What is left for me to perform?
In praise of synthesis
The conversation about casinos was the first time in six years - long before grad school - that I had shared with another person that constant whirring of gears in the back of my head -- that place where the critical backdrop of the Harvard lit department infected my mind with deep mythologies, metonymy, metaphor; identity, formation, disintegration, synthesis; cultural analysis of so strict and perfect a form that I blushed to talk to other academics about mere hegemonies and resistances to power. This is something I am, but it is something I refuse to perform.
Why alienate an audience by talking to them about the complex tissues and formations of their existence? How much better to present them with some crystalized jewel of experience, some rarified observation they could not reach themselves but appreciate in its perfect and transportable form?
Grad School has been, for me, about becoming a good listener: about learning to understand the languages of architects, geographers, political historians, psephologists, political scientists, career military, economists, marketers. Each has its own language, its own data, its own way of working with the data, and its own products it quests after. I have been made sensitive. I can recreate some projects but not others. Again and again I find myself isolated as the only listener in the room -- the only person outside of an expertise. The only person forging a bridge. To be in such a position is an artifact of twenty-first century expertise.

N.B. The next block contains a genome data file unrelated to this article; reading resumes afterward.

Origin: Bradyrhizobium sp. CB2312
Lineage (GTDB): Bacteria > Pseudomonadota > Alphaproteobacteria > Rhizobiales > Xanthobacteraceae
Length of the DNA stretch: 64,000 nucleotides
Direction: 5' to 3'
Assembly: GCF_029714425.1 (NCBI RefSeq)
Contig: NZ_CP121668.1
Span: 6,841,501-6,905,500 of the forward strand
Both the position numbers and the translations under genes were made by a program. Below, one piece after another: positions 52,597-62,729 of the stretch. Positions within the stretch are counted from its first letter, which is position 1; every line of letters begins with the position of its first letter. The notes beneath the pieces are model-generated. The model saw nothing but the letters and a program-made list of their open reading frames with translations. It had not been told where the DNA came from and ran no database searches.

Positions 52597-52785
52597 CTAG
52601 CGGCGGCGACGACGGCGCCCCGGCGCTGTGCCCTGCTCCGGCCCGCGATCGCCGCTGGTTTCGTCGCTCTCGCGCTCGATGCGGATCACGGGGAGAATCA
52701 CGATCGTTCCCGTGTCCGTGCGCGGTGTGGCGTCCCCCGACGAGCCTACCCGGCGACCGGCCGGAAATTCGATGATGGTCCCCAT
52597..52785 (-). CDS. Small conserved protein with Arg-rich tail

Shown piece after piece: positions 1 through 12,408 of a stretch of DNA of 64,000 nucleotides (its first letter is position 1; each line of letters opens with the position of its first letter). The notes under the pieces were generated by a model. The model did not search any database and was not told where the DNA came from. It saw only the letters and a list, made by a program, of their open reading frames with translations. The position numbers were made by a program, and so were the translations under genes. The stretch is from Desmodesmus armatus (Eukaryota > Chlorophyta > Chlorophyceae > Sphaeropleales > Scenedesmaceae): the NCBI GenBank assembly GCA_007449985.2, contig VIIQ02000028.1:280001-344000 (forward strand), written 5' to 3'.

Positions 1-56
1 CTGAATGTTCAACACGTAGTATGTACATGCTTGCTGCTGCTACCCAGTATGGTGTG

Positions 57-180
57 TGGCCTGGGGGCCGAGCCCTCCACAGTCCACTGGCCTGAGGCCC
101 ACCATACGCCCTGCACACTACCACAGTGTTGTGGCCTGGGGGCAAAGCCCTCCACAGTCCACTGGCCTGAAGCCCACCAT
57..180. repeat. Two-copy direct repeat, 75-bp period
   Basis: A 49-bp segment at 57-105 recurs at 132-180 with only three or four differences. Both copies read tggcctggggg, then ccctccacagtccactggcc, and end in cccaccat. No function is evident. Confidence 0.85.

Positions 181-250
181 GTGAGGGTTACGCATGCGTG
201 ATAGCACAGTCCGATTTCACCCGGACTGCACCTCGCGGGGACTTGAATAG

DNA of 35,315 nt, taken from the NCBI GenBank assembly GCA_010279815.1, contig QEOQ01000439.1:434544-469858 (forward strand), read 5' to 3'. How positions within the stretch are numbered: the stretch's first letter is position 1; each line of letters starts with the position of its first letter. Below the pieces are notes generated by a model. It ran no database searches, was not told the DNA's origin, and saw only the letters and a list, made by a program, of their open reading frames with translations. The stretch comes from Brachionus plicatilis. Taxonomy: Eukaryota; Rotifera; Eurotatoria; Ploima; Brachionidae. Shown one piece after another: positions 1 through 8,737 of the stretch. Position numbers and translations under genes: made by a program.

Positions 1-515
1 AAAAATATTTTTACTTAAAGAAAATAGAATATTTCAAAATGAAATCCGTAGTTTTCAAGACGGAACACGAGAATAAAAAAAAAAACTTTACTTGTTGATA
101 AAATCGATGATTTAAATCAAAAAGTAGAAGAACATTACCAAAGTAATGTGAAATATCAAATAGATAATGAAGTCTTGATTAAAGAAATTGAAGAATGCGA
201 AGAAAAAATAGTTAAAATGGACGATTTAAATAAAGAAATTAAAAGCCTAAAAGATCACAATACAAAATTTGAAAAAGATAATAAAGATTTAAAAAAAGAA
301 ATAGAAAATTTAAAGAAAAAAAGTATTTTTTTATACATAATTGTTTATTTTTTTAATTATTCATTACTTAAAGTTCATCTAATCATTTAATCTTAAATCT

A different kind of expertise.
Is that good enough? Shall we keep these experts together? What have they to say to organic identities, real individuals whose depth exceeds the bounds of one profession? What of the worn out? What of the consultant or lawyer who doesn't wish to work 80-hour-weeks? What of the mind whose perameters exceed the structure of the discipline?
Will the expert of the twenty-first century still be like these masters of fact, these twentieth-century potential gurus of economics and psephology, each striving to be better than his peers in a particular sphere? Surely the powers that be need someone to interpret what each field really means to say -- the relevance of one expertise to the rest, the relevance of the fact to the whole. Increasingly this ability is a rare one. But where will the cross-disciplinary masters of the universe be found? Where will they find the other listeners, the other dilettantes?
I look at the picture of myself three years ago and my mind reels. Here I am in a smelly sweater in the Mission district, coming home from beer at the biker bar down the street. I am comfortably in my own skin now, and I was comfortable then. I could go and talk to barrister and politicians this evening if I had to, or scoot down to the docks with a hipster and talk union politics with the longshoremen. Sure. It's certainly *different* than the talent set of your average politician or hipster. Does that do me any good? Does it make me happy?
Looking there is almost painful. It's hard to concentrate on. I don't have an answer, and I'm ready to stop asking these questions.
I'm holding these facts around me -- not so much proud of diverse experiences as confused as to where to place them. How do you perform the fact that you've been other places? How do you articulate to the stranger that you have valuable talents precisely because you're the one stranger in the crowd who will say nothing but only listen?
I'm picking up these pebbles of experience from the seashore and walking around with them in my palm, unsure of what to make of them. I don't know if they're for use. Maybe there's a class of experience that's purely spirtual, and not for use. Maybe there's a class of knowledge that can't be summed up by any expertise.